With the drive toward omnichannel marketing picking up speed, brands run the risk of adopting a one-size-fits-all mentality to customer journey mapping. The problem here is that even the best brand can’t meet one customer’s every need. Additionally, no two customers will have the same start and end goal. By assuming homogeneity is fine, campaigns end up losing that personal touch that made them so effective in the first place.
Without a customer experience (CX) strategy based on deep customer insights, brands send this message: they don’t know their customers, they don’t know the key moments that drive them to make decisions, and they definitely don’t know the wider implications of those decisions. Alternatively, those who develop CX plans grounded in survey, demographic, and behavioral data will have much better outcomes with consumers.
To rise to the challenge, a robust and well-planned CX marketing strategy is now more essential than ever. But it’s easy for marketing leaders to feel like a deer in the headlights when faced with the vastness of CX projects: you feel like you don’t know where to start, how to prioritize, or how to optimize that customer journey, even over large periods of time. Understanding the adventure that your unique customers go on is key—from the awareness period, all the way through the jungles of consideration and evaluation, up to the peak of purchase, and finally settling in the valley of advocacy.
But how can marketers really understand that adventure? It begins with taking a deeper look at how consumers have interacted with your brand.
Image attribution: N.
The customer experience is “the sum-totality of how customers engage with your company and brand, not just in a snapshot of time, but throughout the entire arc of being a customer,” writes Adam Richardson for the Harvard Business Review. That means your CX marketing strategy needs to figure out how your potential customers discover a need, then discover potential solutions, how they evaluate those solutions, and then ultimately move through to the purchase. A customer journey map is a visual representation of this process and helps CX leaders understand the role their brand plays in facilitating this buying journey.
The visual is especially useful in understanding interactions, those key moments or inciting incidents where a customer is on the precipice and you need to push them in the right direction. These are the points where an emotional attachment to a brand helps, and you create that through the stories you tell with the content you create.
“Breaking down the customer journey phase by phase, aligning each step with a goal, and restructuring your touchpoints accordingly are essential steps toward maximizing customer success,” writes Aaron Agius for HubSpot. “After all, everything you do should be about solving customer problems and helping them achieve long-term success with your product or service.”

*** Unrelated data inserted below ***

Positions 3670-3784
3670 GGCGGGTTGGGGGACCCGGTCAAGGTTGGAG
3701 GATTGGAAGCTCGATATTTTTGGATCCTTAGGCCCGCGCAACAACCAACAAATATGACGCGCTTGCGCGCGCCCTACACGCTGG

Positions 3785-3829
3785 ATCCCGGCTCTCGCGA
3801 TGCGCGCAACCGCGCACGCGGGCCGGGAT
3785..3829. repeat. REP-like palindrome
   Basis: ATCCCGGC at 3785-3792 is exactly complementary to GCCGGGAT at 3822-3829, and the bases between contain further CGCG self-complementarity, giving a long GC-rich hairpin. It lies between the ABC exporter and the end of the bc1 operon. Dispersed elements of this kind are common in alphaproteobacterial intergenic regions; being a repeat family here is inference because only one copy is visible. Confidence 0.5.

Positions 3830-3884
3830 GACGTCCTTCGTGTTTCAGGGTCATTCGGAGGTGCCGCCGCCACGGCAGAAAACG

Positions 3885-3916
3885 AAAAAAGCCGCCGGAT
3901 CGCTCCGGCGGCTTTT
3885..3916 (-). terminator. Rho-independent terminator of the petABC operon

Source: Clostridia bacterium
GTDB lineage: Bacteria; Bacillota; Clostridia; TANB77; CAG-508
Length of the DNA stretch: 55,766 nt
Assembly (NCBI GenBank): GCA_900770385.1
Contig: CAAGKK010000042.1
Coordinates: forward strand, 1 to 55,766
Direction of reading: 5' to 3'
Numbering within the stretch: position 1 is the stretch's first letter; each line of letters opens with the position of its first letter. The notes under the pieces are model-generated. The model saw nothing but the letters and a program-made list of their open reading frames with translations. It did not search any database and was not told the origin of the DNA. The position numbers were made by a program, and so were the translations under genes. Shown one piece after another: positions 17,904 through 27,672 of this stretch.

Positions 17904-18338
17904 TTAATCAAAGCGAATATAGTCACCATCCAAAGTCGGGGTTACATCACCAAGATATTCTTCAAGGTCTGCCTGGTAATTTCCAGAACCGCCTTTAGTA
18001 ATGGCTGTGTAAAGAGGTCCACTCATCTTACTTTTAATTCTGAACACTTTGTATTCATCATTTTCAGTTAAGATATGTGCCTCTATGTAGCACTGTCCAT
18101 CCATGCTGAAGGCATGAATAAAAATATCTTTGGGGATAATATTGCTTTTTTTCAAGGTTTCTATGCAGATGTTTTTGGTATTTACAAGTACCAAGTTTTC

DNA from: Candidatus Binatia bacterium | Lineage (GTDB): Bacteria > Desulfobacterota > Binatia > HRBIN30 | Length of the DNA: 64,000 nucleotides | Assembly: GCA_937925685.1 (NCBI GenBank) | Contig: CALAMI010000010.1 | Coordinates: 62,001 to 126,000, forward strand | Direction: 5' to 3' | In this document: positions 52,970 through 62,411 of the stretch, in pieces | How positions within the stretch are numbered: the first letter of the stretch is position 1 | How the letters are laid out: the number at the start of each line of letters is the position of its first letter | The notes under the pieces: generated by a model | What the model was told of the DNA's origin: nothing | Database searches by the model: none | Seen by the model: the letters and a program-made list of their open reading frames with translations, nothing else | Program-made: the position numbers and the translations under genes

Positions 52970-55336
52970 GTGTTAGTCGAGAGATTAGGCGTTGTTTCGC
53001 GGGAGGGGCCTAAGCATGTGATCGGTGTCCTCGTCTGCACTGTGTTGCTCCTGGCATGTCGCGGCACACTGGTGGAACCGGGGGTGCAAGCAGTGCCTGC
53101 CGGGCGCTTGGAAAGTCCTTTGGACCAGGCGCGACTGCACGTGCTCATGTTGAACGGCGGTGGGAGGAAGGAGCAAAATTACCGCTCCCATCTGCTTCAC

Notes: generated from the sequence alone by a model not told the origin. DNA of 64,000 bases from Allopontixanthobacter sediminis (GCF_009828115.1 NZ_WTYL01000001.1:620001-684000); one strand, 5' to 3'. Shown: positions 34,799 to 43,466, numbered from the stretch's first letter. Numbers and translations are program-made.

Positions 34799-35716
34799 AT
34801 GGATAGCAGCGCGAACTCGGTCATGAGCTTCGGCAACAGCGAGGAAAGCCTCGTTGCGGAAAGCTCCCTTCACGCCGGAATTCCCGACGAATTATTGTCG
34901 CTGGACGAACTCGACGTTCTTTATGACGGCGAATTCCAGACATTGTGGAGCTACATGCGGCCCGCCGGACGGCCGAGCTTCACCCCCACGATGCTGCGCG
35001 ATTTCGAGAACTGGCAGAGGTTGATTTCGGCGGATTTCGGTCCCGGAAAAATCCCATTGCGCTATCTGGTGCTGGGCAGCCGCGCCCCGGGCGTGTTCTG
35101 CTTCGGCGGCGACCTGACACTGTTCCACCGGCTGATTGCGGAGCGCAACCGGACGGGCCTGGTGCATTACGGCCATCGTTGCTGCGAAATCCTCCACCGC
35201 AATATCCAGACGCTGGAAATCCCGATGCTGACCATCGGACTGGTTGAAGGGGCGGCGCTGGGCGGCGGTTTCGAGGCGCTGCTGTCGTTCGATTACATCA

Agius says customer journey mapping can help marketers refocus with an inbound perspective, create a new target customer base, and create a customer-focused mentality throughout the company.
To get there will be a journey in itself, though, and will involve loads of research, from social listening, customer surveys, focus groups, and analyzing website data. But the results are worth the pursuit, as they will help you focus on and achieve the ultimate end goal: a better customer experience.
There is no universal approach to purchasing, nor is there one specific type of customer who will buy from you. And with personalization becoming increasingly important for results, it’s imperative that brands understand their audience intimately.
The important thing to note here is that the customer is the protagonist of your brand story, not your brand, and the journey they take toward a purchase will involve a long and winding road full of false starts and emotions. Pounce too early and you’ll put them off, but join the adventure too late and they may have already gone to your competitor. Mapping helps you to expertly navigate that road and understand which moment is right to begin a conversation with a brand persona in mind.
Robust buyer personas are based on a range of information mined from what you already know and what you’re willing to find out by talking to real-life customers and stakeholders. Remember, your sales and support teams are dealing with customers every day, so don’t forget to include them in persona research.
Personas cover demographic, psychographic, ethnographic, technographic, transactional, and behavioral data, which all inform the fictional character you create to represent a potential or current customer. Consider their needs and goals, motivations, behaviors. Working with software that guides you through developing buyer personas can make the process easier.